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I'm developing an application where the users have their own URLs, and they need to use Google API - of course with different redirect URIs, like

  • www.example.com/johndoe/google/login
  • www.example.com/foobar/google/login

So first I thought I could simply solve this problem by using wildcards (www.example.com/*/google/login), but it unfortunately doesn't work that way. Then I started to code a simple proxy in Perl, but I'm not sure it would work and we're running out of time. What is the best way to deal with the situation? I thought about adding a new redirect URI to the console from the registration handler, but I didn't find any way the server could do this.

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See answer on stackoverflow.com/questions/7722062/… Thanks! –  Kiran Sep 24 '14 at 10:33

1 Answer 1

up vote 4 down vote accepted

Wildcards are not supported in Google OAuth2 redirect URIs. I think your best best is to use a single redirect URI, and pass in the user information in the state parameter. The state parameter is returned to you in response. Then, when you receive the authorization code/tokens, you can lookup the state parameter and handle the response appropriately (e.g., redirect to your user-specific URLs).

This answer has more information.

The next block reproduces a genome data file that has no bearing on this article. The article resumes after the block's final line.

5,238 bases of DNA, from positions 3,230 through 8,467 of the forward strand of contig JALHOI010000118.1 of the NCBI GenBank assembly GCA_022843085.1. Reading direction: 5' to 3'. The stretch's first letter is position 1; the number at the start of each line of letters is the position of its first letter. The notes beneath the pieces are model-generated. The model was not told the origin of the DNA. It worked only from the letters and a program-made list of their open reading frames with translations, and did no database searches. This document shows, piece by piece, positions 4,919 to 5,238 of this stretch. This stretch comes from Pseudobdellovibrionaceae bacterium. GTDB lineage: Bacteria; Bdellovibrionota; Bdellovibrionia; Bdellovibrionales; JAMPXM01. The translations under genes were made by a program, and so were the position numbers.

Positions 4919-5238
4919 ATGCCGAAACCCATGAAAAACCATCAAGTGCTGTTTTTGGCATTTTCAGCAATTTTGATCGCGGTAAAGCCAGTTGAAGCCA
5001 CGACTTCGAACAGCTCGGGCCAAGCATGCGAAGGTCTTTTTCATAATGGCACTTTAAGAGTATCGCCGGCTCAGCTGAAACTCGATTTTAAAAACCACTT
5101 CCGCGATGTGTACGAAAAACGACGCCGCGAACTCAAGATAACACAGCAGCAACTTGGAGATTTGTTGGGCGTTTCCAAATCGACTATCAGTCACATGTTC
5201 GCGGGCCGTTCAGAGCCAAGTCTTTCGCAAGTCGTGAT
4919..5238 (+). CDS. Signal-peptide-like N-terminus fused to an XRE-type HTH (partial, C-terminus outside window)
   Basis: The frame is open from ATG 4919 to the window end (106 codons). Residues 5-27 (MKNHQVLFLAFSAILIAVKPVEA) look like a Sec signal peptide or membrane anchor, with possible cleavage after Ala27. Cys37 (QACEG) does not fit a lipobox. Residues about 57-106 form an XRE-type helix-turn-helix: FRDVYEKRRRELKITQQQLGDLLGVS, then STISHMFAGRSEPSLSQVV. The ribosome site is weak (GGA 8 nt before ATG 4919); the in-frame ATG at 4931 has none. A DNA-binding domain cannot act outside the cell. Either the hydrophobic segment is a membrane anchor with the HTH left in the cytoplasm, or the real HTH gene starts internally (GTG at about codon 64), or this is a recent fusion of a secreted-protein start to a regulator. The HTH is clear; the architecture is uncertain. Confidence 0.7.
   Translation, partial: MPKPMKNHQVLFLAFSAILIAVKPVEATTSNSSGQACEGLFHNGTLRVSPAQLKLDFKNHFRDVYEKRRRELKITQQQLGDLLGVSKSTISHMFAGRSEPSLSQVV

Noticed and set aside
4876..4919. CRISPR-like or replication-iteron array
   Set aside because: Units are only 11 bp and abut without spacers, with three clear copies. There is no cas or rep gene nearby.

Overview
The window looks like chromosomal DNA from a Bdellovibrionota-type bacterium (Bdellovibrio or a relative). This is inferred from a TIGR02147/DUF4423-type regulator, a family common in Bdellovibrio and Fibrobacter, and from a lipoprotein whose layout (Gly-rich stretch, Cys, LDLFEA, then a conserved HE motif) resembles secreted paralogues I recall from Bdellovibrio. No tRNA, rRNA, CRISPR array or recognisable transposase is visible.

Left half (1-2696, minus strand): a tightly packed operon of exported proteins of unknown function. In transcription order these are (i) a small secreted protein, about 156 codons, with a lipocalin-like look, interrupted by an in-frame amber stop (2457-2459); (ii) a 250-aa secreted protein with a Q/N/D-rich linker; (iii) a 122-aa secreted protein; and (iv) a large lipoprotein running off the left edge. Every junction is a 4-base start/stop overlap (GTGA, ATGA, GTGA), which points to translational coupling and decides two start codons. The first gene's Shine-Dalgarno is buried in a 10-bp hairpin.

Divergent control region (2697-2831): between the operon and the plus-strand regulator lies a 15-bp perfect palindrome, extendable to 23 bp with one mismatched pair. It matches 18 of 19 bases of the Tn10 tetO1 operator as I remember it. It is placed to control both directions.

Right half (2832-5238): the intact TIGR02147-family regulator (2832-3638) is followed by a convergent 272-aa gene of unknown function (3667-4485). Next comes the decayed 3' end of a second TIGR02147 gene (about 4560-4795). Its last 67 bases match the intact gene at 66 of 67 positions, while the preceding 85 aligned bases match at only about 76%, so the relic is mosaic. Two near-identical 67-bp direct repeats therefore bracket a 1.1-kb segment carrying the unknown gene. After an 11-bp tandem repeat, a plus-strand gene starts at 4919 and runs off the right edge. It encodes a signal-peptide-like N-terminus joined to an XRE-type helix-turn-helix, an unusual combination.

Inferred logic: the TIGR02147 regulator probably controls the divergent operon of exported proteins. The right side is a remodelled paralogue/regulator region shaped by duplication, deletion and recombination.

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hmm and how do I handle the response? Doesn't seem to be a "state" parameter there. Or can I use any redirect URI after receiving the code? How about calling an actual API? If I have an access token, can I use it from anywhere or what are the limitations? –  r1pp3rj4ck Jan 23 '13 at 13:38
You pass in the state parameter when you prepare the request. For instance, you could include the username there. After you receive the authorization code, and exchange it for access/refresh tokens, you will have a valid access token along with a state parameter populated with the username. What to do with it is up to your application. One major limitation on the access token is that it's short lived (you can check the expires_in parameter in the response, I think it's 3600 seconds). So, you will need to exchange your long lived refresh token for an access token periodically. –  vlatko Jan 23 '13 at 17:29
Thank you! Actually, I solved the whole thing before you responded to my comment, but it still clears a few things up. –  r1pp3rj4ck Jan 24 '13 at 12:12

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